Notes on the Grippe

Being an accounting of the recent and continuing pandemic and its various circumstances, from the perspective of an inhabitant of the regions lately called the Lost Quarter. Dates unknown.

Day Three Hundred Thirty

In the early days of Those Who Came’s settlement of the Quarter, after the banishment of Those Who Went Away from these parts, everyone kept dozens of horses to pull the various implements they used to plow the fields, seed and harvest. These were workhorses – Percherons, Clydesdales, and Belgians – massive things that once knights had rode into battle and now they were tied to yokes and made to pull with all their strength. As the threshing machines and the like grew larger and larger, it became necessary to have more and more horses to pull them. Tractors were available, but they were prohibitively expensive, especially compared to the horses. Just getting them to these parts would have cost a fortune.

When winter came there was no feeding that many horses. Any grain they had was sold, milled for flour or kept for seed. The little hay people cut was reserved for the milk cow and the couple of horses needed to pull the sledge into town or over to the neighbours, the one thread that connected the settlers to each other. The rest would be let loose for the winter to make their way through it as best they could.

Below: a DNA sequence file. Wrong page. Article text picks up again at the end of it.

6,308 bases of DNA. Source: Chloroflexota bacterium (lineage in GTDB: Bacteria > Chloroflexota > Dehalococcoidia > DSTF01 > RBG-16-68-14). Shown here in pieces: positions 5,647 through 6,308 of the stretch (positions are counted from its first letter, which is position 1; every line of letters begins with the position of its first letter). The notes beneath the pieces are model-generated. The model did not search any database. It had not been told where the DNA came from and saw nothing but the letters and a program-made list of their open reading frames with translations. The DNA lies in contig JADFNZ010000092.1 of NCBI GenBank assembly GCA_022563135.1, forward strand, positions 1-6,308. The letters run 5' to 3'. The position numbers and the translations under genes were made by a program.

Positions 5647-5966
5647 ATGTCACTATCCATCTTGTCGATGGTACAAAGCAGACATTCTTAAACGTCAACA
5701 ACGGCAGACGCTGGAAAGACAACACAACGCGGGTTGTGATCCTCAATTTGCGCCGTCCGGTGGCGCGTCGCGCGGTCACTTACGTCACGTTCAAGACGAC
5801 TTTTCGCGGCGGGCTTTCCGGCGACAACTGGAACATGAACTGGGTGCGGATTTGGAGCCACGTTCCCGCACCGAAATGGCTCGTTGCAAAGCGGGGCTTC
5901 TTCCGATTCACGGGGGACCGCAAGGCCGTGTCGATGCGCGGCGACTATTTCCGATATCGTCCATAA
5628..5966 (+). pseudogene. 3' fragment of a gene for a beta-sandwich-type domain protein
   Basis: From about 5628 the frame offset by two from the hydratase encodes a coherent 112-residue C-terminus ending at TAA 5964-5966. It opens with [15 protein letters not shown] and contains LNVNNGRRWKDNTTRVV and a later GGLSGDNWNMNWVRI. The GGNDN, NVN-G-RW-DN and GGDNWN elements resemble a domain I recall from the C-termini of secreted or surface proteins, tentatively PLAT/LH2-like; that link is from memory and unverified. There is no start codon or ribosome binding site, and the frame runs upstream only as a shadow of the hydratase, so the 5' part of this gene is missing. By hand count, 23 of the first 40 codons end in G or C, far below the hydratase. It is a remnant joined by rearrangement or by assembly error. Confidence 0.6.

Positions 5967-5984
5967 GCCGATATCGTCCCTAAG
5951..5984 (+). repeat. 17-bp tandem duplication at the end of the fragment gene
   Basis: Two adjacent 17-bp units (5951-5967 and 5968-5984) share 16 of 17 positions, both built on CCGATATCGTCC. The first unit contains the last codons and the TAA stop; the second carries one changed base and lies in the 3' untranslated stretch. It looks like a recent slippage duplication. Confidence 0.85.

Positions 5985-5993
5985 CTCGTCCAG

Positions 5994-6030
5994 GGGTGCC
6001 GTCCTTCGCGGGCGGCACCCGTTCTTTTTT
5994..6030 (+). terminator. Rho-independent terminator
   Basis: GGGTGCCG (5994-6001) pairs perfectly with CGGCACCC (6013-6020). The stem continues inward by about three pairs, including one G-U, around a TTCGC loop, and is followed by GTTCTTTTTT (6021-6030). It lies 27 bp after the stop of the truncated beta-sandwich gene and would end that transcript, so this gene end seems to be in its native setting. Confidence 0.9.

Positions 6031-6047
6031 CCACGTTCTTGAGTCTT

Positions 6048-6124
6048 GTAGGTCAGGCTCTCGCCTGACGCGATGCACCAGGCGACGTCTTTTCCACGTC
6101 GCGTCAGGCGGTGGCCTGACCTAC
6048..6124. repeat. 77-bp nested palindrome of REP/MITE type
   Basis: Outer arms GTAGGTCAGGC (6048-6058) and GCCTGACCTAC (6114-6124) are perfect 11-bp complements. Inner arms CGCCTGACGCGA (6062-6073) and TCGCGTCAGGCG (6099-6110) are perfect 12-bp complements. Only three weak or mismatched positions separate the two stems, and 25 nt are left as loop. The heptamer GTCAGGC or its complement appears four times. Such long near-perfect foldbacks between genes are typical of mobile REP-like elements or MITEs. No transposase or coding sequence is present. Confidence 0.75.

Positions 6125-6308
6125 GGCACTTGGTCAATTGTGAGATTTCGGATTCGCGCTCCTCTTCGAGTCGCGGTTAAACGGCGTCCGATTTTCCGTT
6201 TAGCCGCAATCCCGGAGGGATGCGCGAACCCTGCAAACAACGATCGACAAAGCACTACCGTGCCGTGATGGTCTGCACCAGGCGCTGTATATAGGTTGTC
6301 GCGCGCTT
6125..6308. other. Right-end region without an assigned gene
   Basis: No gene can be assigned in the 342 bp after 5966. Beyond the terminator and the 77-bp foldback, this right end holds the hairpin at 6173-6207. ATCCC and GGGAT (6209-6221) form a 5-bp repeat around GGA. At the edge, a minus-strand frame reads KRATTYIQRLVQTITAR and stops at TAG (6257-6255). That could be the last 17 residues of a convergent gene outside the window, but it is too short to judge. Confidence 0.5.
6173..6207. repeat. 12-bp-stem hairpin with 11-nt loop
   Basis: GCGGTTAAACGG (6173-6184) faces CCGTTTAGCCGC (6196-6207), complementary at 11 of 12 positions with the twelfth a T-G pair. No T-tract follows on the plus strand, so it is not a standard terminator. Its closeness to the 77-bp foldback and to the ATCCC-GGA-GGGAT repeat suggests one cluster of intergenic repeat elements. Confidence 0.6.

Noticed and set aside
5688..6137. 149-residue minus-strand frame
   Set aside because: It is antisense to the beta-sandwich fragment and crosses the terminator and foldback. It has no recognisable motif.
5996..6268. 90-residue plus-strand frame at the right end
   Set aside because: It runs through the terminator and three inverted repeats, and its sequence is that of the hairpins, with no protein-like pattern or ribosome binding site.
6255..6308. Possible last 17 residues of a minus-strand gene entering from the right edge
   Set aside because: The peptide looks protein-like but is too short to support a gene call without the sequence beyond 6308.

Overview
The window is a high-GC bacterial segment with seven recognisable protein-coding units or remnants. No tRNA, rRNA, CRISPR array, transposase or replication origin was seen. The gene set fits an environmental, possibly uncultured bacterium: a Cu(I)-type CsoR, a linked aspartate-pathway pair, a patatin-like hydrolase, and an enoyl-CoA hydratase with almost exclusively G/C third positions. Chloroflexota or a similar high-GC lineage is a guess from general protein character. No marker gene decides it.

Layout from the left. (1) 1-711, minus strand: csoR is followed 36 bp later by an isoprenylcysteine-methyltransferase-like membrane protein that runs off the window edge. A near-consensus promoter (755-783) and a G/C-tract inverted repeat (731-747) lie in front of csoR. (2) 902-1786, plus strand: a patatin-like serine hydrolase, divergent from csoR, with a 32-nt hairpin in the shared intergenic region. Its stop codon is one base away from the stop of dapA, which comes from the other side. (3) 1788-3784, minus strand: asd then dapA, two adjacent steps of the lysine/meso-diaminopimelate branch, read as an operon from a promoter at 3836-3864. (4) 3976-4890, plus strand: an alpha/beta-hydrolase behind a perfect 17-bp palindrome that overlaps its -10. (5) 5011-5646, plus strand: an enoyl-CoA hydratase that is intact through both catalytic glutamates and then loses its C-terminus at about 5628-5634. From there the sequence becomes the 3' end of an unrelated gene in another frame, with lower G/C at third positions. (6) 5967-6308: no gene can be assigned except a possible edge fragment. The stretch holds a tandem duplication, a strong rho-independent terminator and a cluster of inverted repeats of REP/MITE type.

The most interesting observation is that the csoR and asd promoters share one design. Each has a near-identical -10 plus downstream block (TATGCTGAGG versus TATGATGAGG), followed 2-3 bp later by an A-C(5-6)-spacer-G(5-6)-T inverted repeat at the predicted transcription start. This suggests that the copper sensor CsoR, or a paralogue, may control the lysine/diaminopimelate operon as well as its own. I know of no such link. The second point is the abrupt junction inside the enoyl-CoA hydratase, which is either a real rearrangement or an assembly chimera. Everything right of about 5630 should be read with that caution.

The horses would gather into herds wandering the countryside. Much of the land was still unbroken in those days so there was grass beneath the snow that they could dig down to. There were trees and bushes in sloughs and other low lying areas where water gathered that they could huddle in for shelter. It was hard living, especially if the winter was cold and the snow deep. Not all of them saw the spring come, when they would be rounded up to plant the fields.

This was before electricity came, before telephone wires and transformers, when the roads were for wagons and buggies and not vehicles. In those days you could step out on winter’s day and hear the cold moving in the air. The frost cracking, they would call it. You can’t hear it now, no matter how hard you try, there is too much ambient noise, except in the most remote places far from any habitation. Then you would scurry to the outhouse, not wanting to linger, and you could hear the frost crack and the stamping of horses hooves as they galloped far away through the snow.

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